Don't go believing I'm easy to deal with, 'cause I'm not
not even to myself

But sometimes, I wonder if that depends on circumstances, and what those circumstances do with you.

Posted Jun 14, 2010 8:48:03 PM +0200 | Tags: reflections

It's a little confusing, the notion of putting your relationship on pause, or is it called "taking a break"?

I mean, saying so means so many things... sometime it's used as a slow cheap way to break up entirely, sometimes it's used to take some distance and ponder over the relationship and see what the next step is. And then, there's simply the pause that noone really talks about, or maybe even considers as an option.

I heard this story, a few years ago, about the couple who lives out on the countryside. They are quite decided, as I understand it, to stick together for a long time if not for life. However, one of them sometimes needs time of her own, where she lives alone for a little while (I've no idea what "a little while" was, could be a week, could be a month, could be April to July). Living on the countryside, they'd made it easy for both, there's an extra cottage a bit away from the main house, to which she moves when she needs her time alone.

I know of many people who would find such an arrangement weird, this is not how it's supposed to be. I don't, I've lived near enough people who need time of their own to see that this is a viable option. I could certainly live with it.

So, when talking about taking a break, or putting the relationship on pause, maybe some thought should be put into what it reallt means and why it's desired or needed; what's really going on, basically.

Posted Mar 28, 2010 2:02:27 PM +0200 | Tags: reflections

I've recently learned that silence is scary in some cases. Fucking scary. If a person that's (very) close to me and with whom I usually have a tight connection (even just for chit chats or just virtual hug) suddenly falls silent, xe "disappears" in my mind, sails away past the horizon... It takes me a few days to get to this state of mind with someone that close, but I do get there eventually...

This is fairly new to me, I can't recall having experienced this before, not in this manner... or maybe I've exceedingly patient before and am not any longer? God knows I've been patient to a point that I was hurting myself, so in a way, it's good that I sense this these days, that the connections affect me this way. More... life?

Still, scary.

Posted Mar 17, 2010 6:18:22 PM +0100 | Tags: reflections

The more I'm living in open relationships, the more my views on what constitutes a realtionship become nuansed and varied, there are all kinds of reasons to spend time together and do whatever you do together.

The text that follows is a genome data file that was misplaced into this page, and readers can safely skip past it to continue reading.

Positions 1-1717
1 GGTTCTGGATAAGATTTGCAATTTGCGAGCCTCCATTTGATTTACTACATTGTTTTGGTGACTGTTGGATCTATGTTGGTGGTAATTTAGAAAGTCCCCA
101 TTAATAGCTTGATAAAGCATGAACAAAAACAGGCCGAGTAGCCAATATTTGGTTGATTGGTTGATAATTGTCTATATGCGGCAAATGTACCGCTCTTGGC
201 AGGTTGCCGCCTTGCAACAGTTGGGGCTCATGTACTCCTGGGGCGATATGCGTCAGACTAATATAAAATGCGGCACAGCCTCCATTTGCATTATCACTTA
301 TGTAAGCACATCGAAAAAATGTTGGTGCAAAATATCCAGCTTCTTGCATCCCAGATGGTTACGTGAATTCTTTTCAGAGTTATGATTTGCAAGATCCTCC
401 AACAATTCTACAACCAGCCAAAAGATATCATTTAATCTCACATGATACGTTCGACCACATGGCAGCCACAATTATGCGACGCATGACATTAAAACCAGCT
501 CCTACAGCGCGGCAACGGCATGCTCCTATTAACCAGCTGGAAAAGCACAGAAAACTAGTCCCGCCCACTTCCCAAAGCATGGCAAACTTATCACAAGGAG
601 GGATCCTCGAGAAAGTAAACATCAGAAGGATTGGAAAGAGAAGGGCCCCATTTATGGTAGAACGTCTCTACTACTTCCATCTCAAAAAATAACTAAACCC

(oh, I should probably mention that in this text, I'm using the term "relationship" in a fairly wide manner, so it's not limited by the idea of "being together"... for example, the classic friendship is a relationship in this context... still, I'm talking about close relationships, so it's not as wide as to include coworkers, for example)

Observing myself lately and thinking back over how I'm relating with a select nunber of people the last two years, I've identified a few components that I tend to see in the way I relate with people...

Spending time, Friendship, Play, Falling/Being in love, Intimacy, A desire to be together.

All components aren't necessarely there with each person, though. For example, it would be quite possible to enjoy spending time with someone, be friends, enjoy intimacy together but not being in love or having a desire to be together (1). Interestingly enough, some components do not need to be mutual while others do, at least for practical purposes (there's a friend that I've fallen in love with while she hasn't with me, and I feel perfectly fine, have no problems spending time with her).

While figuring this out, I've become quite conscious of how selective I can be, while at the same time not. I can play at different levels with different people and enjoy whatever there is to enjoy together, that's not being terribly selective in my view. But then, just because I'm being intimate with someone a few times, regularly or not, doesn't necessarely mean I've fallen in love or have a desire for something more committed, that's where I'm being selective.
I gotta say, though, that when all those components are there, mutually with the same person(s), sparks fly inside me. Rare gems, this doesn't happen with everyone. And that's fine.

  1. I should finish up writing about "being together" and publish it at some point... I've this draft lying about... somewhere... ↩

Posted Mar 16, 2010 11:24:36 AM +0100 | Tags: reflections

Mother, I'm sorry you had such a tough life.
Mother, I'm sorry you had to be a teen during a horrible war.
Mother, I'm sorry that it has affected you so.
Mother, I'm sorry I can't understand your choices.
Mother, I'm sorry I carry this inner picture of you.
Mother, I'm sorry it should get between us so.
Mother, I'm sorry that I need to keep a distance.
Mother, I'm sorry we should have to fight.
Mother, I'm sorry we should have such deep differences.
Mother, I'm sorry you should be so disappointed.
Mother, I'm sorry.

Posted Dec 4, 2009 12:49:45 PM +0100 | Tags: reflections

To see all of them, check the archive-reflections.